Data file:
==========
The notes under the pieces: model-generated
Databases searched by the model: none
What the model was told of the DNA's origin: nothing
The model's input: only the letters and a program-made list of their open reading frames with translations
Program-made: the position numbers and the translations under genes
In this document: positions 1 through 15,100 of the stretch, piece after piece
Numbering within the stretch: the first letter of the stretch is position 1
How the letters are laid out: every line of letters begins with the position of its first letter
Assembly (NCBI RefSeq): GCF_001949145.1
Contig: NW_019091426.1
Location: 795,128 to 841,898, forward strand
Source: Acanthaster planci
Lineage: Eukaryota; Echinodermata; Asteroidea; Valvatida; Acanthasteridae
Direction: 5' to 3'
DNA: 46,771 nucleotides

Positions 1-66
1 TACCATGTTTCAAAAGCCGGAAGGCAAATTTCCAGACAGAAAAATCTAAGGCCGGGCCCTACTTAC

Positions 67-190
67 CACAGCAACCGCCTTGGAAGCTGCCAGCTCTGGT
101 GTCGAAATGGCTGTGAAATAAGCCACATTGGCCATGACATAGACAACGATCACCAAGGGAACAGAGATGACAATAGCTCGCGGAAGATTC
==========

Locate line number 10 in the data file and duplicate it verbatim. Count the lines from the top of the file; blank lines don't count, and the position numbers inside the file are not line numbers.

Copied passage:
Contig: NW_019091426.1